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This show is a winner because it combines all the elements in such a way as to make kids forget where they are. AND IT’S FUN! Poppy told me that she felt like she could jump into the pictures on the postcards. I love that this device worked, you know, like in Mary Poppins, when they jump into the chalk drawings on the pavement. No tricks, no gadgets, no high-tech stuff needed! Just as Dead Puppet Society did for Argus, the company relied on our imaginations, and recycled and reused props, and bits and pieces from out of storage to tell their story.

 

Under Lucas Stibbard’s direction, The Lost Property Rules has a distinct boy girl wall feel to it (Larkin’s phrasing and timing at times guarantees it!), and with Writer, Matthew Ryan, in the rehearsal room for the past three weeks, the show has developed to a point where it’s obvious everybody has had a great time playing. The sense of play, and the energy of these talented performers, fuels the kids, who laugh and cry out and gasp in all the right places. It’s as if we’re a part of some lovely global conspiracy – a brand new, genetically modified form of pantomime…and we’re lucky enough to get it first. Unlike Monsanto, Queensland Theatre Company is not out to reap profits without considering our health and wellbeing. This show is beautifully imagined, it’s well executed, and it’s been so well received already that I’m going to let Poppy take over, and tell you what it was like to be a seven-year old in the wonderful imaginary worlds of the lost property box.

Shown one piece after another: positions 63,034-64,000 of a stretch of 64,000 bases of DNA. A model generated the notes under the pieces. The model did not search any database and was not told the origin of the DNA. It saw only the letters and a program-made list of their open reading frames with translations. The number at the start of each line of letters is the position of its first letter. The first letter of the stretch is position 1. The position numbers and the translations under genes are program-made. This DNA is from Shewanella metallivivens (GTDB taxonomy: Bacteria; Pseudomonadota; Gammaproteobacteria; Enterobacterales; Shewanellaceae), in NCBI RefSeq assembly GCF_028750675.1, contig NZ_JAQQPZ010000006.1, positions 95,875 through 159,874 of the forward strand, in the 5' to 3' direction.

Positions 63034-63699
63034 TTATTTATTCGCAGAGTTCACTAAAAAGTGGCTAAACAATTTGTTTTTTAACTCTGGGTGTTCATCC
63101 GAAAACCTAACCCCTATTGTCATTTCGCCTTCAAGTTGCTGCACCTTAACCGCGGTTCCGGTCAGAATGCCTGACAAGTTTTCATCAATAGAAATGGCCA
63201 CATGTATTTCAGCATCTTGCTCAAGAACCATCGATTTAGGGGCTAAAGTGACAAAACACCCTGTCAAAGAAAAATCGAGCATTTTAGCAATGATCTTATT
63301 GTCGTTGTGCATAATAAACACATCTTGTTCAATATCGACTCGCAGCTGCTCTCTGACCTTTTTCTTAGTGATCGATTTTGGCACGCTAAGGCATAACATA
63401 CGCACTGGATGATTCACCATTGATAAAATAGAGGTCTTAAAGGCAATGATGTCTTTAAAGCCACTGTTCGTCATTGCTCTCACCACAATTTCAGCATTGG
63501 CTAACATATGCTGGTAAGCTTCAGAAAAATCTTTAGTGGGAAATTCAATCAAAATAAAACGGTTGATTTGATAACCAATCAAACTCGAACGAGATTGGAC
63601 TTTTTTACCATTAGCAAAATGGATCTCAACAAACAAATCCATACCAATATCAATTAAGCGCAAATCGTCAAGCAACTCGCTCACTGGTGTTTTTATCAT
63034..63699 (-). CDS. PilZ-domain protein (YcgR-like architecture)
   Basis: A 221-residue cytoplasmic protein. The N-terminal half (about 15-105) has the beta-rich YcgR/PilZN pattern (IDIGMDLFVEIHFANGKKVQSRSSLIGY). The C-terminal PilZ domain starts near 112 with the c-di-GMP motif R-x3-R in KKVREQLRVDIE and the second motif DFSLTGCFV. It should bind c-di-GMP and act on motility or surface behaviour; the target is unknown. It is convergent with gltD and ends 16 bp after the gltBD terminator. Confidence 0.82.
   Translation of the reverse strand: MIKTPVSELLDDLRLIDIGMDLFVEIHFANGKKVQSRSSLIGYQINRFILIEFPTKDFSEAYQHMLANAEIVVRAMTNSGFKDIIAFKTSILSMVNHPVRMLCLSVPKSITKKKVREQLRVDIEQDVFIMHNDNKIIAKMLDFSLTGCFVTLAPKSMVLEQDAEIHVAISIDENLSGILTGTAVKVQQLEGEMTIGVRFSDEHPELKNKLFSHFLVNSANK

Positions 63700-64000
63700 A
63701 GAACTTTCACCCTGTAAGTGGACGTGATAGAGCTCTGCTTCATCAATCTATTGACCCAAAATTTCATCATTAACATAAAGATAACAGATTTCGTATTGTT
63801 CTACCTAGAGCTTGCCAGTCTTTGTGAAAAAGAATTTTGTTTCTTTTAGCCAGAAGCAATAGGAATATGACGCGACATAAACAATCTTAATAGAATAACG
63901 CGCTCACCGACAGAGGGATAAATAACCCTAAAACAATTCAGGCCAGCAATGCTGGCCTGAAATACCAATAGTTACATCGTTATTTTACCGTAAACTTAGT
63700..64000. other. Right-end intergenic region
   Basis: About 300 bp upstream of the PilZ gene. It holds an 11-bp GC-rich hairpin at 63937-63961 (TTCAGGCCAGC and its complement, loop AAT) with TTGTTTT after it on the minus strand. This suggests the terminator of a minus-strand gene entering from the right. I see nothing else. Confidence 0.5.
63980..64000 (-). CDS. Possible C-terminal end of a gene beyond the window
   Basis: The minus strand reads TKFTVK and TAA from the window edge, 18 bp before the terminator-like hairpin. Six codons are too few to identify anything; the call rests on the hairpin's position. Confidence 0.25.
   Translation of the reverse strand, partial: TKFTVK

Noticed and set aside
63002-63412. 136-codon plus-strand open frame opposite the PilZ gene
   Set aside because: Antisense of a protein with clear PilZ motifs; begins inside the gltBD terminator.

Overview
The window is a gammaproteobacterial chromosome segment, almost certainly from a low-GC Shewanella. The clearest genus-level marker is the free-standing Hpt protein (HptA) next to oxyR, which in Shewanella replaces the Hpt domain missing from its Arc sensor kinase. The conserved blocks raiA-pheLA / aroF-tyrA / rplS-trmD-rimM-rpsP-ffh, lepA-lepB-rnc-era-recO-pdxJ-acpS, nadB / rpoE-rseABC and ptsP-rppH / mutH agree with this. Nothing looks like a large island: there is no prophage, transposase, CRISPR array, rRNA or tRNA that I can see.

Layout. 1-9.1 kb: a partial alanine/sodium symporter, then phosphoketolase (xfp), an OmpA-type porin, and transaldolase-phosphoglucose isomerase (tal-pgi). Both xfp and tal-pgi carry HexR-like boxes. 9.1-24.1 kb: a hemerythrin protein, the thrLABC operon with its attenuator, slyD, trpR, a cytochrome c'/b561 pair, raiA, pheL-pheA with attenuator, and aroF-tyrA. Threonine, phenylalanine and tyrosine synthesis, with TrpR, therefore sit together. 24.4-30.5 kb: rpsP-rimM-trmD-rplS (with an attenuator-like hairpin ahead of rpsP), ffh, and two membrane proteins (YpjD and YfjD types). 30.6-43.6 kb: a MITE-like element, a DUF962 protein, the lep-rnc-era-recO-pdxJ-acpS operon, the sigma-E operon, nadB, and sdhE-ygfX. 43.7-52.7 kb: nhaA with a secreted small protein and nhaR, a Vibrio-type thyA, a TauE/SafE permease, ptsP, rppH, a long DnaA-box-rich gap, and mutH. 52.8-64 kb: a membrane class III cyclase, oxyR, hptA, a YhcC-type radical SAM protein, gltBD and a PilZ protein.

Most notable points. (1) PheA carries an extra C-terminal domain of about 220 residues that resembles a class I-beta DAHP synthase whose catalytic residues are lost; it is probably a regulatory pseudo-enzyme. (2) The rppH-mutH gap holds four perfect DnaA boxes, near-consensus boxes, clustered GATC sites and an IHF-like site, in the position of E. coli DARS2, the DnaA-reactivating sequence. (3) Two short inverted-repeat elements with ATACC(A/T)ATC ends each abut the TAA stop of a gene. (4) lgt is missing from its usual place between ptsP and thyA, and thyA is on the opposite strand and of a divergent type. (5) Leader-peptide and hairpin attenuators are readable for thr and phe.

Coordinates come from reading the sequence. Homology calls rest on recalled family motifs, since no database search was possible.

My friends and I loved the show so much we actually did exactly what we promised we would do in the promising swearing. (Promising swearing is not bad language swearing).

 

This is what we promised:

 

I solemnly swear,
 To laugh when it’s funny and cry when it’s sad,
 To be scared when it’s scary and boo when it’s bad,
 I swear with all my heart through and through,
 That the story told here is completely untrue.

 

Eva and Tayla were very excited to sit on cushions at the front, which they’d set up for the kids. I knew Thom because he’s famous and we’ve seen him in shows before. We saw him in Treasure Island and after the show, Tayah and I went up on stage to have a photo with him. It’s probably on Facebook. Mum sat with Todd who is another famous actor, but not in this show, in the adults’ show, in Venus In Fur. She is making Daddy go see it, it is THAT GOOD!